Meditation 101 - A Simple Breathing Meditation
The goal of meditation is to calm the mind by allowing it to race around and then bringing its focus back to something very simple, like breathing. It’s this back-n-forth process of mental mayhem to simple focus that will calm your mind.
Each time your mind jumps to a thought, feeling or emotion and you bring the focus back to your breathing, you’re essentially doing a mental stretch.
And just like stretching your body, when you first start out, you’re stiff and inflexible. With each successive reach, bend and twist, your body slowly gains more flexibility.
Your mind is no different.
Your mind is like a tightened and tensed up muscle. We’re stretching the mind to get into a more flexible and relaxed state.
The reason why we focus on breathing is because the mind can’t focus on nothing. It’s impossible unless you’re a Buddhist monk.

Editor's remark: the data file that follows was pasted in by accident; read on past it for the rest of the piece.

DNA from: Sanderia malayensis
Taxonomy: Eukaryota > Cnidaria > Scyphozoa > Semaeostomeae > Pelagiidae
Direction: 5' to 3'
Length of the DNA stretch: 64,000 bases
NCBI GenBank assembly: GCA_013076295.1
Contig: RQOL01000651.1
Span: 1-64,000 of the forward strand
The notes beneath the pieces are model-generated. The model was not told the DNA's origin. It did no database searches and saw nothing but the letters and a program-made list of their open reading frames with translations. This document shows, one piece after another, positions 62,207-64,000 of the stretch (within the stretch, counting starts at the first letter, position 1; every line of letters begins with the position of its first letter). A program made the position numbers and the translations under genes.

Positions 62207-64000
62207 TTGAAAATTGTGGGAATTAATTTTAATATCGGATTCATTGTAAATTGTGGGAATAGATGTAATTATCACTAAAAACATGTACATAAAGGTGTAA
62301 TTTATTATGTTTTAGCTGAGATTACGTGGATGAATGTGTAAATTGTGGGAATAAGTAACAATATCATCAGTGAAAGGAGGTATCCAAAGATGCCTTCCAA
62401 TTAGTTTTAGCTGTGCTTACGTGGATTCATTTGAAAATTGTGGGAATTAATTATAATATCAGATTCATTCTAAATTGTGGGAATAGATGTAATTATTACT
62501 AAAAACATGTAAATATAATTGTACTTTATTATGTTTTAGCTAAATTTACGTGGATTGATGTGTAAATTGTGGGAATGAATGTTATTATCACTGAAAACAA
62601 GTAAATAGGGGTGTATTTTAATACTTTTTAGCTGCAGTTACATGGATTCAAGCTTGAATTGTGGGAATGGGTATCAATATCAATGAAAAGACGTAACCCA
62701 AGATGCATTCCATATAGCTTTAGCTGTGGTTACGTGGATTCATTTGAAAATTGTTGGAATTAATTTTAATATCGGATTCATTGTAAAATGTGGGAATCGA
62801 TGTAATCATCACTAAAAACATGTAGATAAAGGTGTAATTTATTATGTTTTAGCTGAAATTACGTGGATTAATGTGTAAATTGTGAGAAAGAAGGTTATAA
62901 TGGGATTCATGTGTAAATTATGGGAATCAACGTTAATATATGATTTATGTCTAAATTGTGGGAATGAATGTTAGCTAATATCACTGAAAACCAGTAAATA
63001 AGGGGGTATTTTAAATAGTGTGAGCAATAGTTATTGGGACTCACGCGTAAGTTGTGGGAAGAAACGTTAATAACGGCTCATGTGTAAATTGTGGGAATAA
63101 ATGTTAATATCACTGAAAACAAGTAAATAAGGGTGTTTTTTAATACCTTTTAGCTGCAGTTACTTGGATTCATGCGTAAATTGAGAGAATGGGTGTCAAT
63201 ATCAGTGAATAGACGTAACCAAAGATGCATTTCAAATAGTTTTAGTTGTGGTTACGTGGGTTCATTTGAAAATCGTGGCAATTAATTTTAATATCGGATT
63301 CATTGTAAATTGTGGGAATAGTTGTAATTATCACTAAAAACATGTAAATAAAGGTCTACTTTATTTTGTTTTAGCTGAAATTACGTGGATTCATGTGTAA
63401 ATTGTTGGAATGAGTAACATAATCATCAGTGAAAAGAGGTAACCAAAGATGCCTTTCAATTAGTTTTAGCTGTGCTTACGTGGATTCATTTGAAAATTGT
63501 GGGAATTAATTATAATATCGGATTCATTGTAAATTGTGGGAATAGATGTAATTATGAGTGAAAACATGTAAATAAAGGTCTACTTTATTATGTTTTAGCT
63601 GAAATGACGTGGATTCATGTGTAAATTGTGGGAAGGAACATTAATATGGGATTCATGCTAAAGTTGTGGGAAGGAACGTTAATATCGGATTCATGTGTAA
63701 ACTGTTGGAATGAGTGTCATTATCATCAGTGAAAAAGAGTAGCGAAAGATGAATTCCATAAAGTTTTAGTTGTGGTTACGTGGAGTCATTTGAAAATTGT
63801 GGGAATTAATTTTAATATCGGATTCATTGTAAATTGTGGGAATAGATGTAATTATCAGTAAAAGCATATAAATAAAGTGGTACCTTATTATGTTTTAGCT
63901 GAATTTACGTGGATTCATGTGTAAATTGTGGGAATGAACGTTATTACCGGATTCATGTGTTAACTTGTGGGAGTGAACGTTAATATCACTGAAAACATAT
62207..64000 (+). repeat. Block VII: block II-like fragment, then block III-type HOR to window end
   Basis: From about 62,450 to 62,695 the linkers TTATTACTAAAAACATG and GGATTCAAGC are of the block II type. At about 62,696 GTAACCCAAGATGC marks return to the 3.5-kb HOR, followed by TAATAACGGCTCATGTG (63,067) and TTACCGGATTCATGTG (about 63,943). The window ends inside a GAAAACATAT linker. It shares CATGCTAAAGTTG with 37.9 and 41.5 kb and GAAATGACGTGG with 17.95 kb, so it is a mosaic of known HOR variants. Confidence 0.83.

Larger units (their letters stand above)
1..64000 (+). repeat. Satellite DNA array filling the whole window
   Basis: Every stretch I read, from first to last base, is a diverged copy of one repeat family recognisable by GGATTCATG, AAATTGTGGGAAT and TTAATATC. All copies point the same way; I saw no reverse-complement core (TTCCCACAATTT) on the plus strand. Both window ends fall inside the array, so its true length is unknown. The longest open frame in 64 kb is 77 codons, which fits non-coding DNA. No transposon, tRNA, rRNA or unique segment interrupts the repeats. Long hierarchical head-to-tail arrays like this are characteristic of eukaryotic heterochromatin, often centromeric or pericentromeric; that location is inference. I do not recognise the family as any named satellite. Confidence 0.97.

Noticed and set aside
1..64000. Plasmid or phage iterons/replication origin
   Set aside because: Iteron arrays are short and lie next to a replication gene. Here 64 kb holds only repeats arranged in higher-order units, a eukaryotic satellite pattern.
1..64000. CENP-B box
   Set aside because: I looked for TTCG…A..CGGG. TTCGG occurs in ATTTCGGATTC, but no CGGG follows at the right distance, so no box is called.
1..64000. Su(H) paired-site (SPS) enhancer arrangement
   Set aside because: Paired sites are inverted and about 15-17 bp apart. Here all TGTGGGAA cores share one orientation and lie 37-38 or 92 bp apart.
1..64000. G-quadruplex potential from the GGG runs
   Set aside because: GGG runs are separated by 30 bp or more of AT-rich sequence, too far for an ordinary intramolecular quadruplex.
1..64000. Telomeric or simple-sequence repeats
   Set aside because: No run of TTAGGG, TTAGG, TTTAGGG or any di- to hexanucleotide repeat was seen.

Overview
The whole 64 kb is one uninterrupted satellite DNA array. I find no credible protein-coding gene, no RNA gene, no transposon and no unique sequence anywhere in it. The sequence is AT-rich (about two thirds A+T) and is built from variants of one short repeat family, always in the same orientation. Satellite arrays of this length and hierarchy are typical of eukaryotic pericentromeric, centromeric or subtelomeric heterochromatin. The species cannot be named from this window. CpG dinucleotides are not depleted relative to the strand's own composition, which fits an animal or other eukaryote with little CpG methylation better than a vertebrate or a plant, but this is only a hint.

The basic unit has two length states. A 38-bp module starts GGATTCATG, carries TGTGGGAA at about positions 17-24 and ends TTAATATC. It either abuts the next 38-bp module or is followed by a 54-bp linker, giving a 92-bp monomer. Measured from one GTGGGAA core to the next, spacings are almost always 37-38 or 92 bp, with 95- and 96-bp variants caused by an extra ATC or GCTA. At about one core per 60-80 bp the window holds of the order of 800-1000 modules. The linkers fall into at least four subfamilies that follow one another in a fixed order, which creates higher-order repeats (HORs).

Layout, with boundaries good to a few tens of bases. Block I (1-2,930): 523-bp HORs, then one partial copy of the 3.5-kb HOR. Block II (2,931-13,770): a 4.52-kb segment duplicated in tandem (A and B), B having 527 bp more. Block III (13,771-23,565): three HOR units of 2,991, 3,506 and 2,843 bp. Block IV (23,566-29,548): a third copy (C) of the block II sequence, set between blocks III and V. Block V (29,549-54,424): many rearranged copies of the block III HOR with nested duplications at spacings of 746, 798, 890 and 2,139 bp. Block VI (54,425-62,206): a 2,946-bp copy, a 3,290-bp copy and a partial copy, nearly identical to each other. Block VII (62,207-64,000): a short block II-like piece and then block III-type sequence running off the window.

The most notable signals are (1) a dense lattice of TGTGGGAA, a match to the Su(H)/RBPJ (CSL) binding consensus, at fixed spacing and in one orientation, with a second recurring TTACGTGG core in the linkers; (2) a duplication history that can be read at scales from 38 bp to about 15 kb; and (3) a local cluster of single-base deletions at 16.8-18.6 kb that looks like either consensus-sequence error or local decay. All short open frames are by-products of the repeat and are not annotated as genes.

Your mind needs something to latch onto. So, breathing is commonly used as the focus target.
This simple breathing meditation can be done easily at work, home or anywhere else and just about at any time too. It doesn’t require money, gym membership, fancy items, etc. All you need is 5 minutes and a quiet place.
Everybody has 5 minutes in their day to do this. You can do this first thing in the morning when you wake up, during the day while working or at home in the evening right before sleeping.
Find a 5-minute time slot where you can do this meditation consistently every day. Make it a habit like getting a cup of coffee in the morning. This is key.
Review the general steps below and then watch/listen to the video.
Find a quiet place in your office and set a 5 minute timer.
Sit in a comfortable position with a straight back.
Slowly roll your head in both directions to loosen up
Let go of all the tightness in your body.
Feel the sensation of breathing air.
Close your eyes
Slowly inhale to a five second count
Feel the sensation of the air flow
Pause and hold your breath for a 3 seconds